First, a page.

Faced with an unusual predicament, the Supreme Court is now seeking a response from the government on a plea to block and ban pornographic sites on the Internet, especially the ones depicting child pornography.

As it stands now, a bench headed by Chief Justice Altamas Kabir has sent out notices to the ministries of Information and Technology, Information and Broadcasting and Home Affairs and Internet Service Providers Association of India, based on a petition that is looking to implement an anti-pornography law.  

It all began when Indore-based advocate Kamlesh Vaswani said in his petition, that while watching obscene videos does not count as an offence, it has gone on to become one of the major reasons for crimes against women.

Reportedly, the court was reluctant to take forward Vaswani’s petition in the beginning, citing that it could be dealt with under the Information Technology law.

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Pornographic content is one of the causes of crime against women, reports say (Image credit: Getty Images)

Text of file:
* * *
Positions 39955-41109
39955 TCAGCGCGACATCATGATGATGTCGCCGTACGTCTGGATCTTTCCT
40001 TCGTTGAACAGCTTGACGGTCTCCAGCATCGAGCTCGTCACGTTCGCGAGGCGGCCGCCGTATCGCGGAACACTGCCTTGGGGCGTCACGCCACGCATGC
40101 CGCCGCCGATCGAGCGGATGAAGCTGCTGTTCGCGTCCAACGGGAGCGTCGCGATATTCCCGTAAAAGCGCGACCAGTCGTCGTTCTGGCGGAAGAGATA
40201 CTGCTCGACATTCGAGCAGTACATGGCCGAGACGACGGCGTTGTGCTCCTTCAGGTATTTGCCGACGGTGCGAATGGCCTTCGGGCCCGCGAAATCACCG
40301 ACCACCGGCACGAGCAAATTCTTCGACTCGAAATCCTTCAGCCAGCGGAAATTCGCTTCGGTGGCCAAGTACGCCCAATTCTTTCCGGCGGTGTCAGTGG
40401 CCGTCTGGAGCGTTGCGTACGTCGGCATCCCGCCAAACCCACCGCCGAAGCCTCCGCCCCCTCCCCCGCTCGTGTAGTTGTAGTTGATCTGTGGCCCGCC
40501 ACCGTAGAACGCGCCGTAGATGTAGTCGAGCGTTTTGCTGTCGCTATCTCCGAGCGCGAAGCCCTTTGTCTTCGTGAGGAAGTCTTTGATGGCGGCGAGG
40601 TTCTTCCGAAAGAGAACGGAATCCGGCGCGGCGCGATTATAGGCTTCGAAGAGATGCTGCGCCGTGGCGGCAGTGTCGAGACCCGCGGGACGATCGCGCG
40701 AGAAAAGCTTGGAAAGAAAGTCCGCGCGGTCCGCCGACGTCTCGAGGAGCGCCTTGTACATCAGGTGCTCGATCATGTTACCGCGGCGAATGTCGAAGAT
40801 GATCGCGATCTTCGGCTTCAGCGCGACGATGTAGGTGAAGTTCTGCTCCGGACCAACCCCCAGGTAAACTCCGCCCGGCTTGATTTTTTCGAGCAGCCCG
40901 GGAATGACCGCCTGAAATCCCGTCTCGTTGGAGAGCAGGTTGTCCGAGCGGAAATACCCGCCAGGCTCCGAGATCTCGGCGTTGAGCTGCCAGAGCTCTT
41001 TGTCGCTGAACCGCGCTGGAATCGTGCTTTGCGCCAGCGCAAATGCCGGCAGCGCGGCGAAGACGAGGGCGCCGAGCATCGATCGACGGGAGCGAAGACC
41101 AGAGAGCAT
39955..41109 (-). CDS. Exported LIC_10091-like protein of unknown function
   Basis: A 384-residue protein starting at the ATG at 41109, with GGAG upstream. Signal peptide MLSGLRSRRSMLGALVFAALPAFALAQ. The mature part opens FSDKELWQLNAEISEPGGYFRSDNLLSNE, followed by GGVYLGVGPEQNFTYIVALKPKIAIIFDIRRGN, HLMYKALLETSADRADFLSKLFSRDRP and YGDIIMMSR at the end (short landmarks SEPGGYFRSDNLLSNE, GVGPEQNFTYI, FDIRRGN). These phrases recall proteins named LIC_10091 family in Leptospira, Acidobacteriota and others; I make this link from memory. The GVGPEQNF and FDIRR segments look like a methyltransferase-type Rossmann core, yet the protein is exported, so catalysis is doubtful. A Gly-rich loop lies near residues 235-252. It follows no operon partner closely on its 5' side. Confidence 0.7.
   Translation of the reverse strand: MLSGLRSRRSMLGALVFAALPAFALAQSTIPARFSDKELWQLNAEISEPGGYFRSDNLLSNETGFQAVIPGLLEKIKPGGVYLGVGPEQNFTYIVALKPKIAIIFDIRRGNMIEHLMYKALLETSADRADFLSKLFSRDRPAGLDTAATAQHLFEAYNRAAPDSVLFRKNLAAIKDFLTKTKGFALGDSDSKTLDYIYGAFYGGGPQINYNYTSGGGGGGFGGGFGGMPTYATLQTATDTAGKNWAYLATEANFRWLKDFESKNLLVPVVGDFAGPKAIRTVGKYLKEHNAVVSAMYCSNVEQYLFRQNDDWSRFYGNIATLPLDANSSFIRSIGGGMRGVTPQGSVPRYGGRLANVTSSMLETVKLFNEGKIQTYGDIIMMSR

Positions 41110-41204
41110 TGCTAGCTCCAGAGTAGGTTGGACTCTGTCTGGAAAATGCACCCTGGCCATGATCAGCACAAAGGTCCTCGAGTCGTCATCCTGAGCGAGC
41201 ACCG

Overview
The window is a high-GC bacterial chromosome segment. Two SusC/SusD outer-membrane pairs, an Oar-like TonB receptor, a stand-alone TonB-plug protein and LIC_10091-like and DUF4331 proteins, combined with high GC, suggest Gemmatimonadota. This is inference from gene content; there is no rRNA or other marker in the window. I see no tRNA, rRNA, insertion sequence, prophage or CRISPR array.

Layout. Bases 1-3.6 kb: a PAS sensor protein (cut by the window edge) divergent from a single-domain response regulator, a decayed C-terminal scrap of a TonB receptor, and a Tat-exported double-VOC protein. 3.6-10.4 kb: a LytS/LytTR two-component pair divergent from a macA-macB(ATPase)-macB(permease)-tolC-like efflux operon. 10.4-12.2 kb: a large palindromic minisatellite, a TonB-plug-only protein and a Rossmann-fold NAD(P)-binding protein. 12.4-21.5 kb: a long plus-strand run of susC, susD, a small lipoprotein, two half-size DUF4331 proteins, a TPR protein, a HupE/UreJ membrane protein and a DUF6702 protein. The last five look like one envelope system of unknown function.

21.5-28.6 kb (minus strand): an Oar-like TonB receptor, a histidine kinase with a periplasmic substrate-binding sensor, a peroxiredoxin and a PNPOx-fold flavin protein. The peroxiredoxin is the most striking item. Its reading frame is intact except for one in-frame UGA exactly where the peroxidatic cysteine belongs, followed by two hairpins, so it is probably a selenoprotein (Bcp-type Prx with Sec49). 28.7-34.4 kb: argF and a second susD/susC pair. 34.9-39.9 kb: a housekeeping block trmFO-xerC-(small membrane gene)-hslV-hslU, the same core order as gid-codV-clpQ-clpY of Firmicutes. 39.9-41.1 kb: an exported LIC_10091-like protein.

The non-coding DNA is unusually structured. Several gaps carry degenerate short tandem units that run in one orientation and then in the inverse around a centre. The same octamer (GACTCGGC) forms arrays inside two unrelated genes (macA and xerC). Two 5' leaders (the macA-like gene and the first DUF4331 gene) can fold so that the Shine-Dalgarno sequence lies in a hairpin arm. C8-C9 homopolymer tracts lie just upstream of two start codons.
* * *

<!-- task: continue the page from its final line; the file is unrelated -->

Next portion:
Advocate Vijay Panjwani, through whom this petition was filed said that the “absence of Internet laws” were in fact encouraging users to watch porn videos. Also, since watching porn does not constitute as an offence,  the market is flooded with over 20 crore porn videos or clippings that were being downloaded off the internet. 

An excerpt from the petition reads thus, “The sexual content that kids are accessing today is far more graphic, violent, brutal, deviant and destructive and has put entire society in danger so also safety threats to public order in India. The petitioner most respectfully submits that most of the offences committed against women/girls/children are fuelled by pornography. The worrying issue is the severity and gravity of the images is increasing. It is a matter of serious concern that prepubescent children are being raped.”

Referring to the horrific Delhi gangrape case, the petition said, “Offenders’ minds are mostly fuelled by pornography as the sexual offender or rapist achieve his gratification not from sexual release alone but also from the thrill of domination, control and power.”

It noted that the Indian Penal Code only identifies offences, like obscenity, kidnapping, abduction, and other related offences, and these, the petition said, were not adept at handling issues like pornography.  

The petition went on to state that in India, what constitutes an offence, pertaining to pornography, is the distribution, production and sharing of such content. 

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